MadSci Network: Botany

Re: Fact or fiction, do Coastal Redwoods absorb water through their needles ?

Date: Tue Aug 31 23:30:16 1999
Posted By: Maggie Guo, Grad student, Plant Physiologu and Molecular Biology Program, Dept.of Plant Biology, UIUC
Area of science: Botany
ID: 932603917.Bt


To my knowledge, the root is the most important organ for absorbing water, and once the root is destroyed, the plant can hardly recover. The redwood prefer not only the humidity of SF, but also the consisent mild temperature, I do not think the failure for water to reach high is the reason. Moreover, since there is complex vascular system connecting root and other part of plant, graft root is very difficult. A horticulture expert can give you more advice on it.

Admin note:
David Hershey adds the following:

It is possible for plants to absorb water through their leaves when it is foggy or the relative humidity is near 100% but it is not absolutely required for California redwood (Sequoia sempervirens). The main effect of fog seems to be reducing transpiration and condensing on the tree and adding water to the soil via "fog drip". California redwoods have been cultivated as landscape trees well outside their natural range in the coastal California fog belt, including warmer parts of Europe, especially England, the eastern United States, Australia, and New Zealand (Hewes 1981).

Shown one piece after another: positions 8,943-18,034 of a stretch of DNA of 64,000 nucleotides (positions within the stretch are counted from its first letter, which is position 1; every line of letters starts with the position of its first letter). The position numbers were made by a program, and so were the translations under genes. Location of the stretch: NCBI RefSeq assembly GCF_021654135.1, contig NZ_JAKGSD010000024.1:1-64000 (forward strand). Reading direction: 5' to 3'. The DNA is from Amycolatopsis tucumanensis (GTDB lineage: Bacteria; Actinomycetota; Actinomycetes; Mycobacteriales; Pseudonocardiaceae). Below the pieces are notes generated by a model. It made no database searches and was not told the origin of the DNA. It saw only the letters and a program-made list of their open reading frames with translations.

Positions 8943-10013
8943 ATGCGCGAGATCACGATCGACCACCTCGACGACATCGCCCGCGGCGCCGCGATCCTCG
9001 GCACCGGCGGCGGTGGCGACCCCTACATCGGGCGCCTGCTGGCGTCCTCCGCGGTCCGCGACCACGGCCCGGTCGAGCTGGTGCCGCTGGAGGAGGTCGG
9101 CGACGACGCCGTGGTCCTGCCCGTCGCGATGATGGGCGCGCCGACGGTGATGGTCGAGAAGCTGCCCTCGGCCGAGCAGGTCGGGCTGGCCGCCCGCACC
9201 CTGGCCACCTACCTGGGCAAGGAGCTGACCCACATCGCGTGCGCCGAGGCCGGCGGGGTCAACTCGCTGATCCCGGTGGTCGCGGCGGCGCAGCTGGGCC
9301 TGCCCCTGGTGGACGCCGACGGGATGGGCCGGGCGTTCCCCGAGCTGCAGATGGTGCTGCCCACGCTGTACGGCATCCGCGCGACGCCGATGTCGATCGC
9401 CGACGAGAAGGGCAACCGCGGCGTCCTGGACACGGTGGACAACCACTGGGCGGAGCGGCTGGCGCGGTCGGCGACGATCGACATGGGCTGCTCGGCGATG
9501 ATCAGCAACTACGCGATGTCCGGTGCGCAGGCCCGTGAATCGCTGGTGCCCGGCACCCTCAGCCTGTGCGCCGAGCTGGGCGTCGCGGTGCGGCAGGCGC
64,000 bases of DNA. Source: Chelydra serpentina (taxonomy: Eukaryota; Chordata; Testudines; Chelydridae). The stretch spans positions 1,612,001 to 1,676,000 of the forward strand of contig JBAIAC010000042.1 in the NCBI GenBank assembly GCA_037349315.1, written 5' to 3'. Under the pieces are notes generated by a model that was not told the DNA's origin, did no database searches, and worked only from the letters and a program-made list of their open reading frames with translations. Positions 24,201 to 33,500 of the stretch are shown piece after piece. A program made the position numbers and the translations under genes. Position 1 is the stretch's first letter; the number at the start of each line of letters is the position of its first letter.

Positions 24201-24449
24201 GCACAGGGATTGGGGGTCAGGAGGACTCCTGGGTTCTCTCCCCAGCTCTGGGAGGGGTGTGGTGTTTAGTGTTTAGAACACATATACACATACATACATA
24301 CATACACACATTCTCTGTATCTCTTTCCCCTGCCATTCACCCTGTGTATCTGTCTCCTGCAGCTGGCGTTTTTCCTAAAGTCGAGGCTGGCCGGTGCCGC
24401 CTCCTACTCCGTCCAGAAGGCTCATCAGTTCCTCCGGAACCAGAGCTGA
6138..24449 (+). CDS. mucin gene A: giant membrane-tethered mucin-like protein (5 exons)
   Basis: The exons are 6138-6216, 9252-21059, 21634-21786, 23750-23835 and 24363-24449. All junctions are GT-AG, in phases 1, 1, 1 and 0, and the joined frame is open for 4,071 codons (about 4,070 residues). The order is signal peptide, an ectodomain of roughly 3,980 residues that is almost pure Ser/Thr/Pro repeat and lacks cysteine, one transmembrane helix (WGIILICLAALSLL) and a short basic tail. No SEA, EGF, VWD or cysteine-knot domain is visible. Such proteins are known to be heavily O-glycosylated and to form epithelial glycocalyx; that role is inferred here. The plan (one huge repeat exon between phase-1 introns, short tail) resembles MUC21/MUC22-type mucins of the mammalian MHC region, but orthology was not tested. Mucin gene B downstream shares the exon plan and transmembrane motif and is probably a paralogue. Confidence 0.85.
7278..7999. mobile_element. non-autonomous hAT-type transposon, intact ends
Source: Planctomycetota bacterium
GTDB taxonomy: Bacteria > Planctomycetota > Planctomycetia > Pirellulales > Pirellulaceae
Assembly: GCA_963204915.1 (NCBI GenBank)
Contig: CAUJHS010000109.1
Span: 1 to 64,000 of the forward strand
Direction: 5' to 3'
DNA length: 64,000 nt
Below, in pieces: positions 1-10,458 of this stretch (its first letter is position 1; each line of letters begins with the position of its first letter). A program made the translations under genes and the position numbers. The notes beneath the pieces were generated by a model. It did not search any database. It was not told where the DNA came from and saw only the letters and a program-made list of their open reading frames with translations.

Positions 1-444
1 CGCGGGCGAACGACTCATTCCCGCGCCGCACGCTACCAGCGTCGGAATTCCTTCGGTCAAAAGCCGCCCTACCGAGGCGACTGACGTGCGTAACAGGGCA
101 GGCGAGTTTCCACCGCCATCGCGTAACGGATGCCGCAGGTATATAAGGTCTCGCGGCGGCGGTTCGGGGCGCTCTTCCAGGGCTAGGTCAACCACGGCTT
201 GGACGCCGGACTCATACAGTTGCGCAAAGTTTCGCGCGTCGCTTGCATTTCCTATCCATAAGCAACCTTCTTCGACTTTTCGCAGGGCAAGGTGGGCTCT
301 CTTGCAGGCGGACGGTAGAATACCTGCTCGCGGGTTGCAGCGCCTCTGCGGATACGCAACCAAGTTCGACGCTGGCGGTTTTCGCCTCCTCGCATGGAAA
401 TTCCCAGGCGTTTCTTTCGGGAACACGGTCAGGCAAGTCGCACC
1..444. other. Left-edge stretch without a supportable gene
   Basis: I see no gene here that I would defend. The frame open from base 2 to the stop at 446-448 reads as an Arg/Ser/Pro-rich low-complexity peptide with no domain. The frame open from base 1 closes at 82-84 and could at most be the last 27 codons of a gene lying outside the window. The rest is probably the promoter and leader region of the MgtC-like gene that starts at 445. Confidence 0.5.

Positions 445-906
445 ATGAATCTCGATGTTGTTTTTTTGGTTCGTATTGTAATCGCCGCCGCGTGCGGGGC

Although outside the California redwood natural range, the University of California at Davis, near Sacramento, has many California redwoods despite hot, dry summers. However, the trees in Davis must be irrigated. California redwood is considered an excellent landscape tree and can grow 3 to 5 feet per year (Sunset 1985). Cultivated trees have not yet reached the world record heights (over 300 feet) as in their natural habitat but have exceeded 200 feet in New Zealand (Redwood Home Page) and can reach 70 to 90 feet in 25 years (Sunset 1985).

Boston winters are too cold for California redwoods to survive because there are only hardy down to 5 to 10 degrees F (Wyman 1990). You might be able to grow Dawn redwood (Metasequoia glytostroboides) which is hardier.

David Hershey


Hewes, J.J. 1981. Redwoods: The World's Largest Trees. New York: Gallery Books. Redwood Home Page Sunset. 1985. New Western Garden Book. Menlo Park, CA: Lane. Wyman, D. 1990. Trees for American Gardens. New York: Macmillan.

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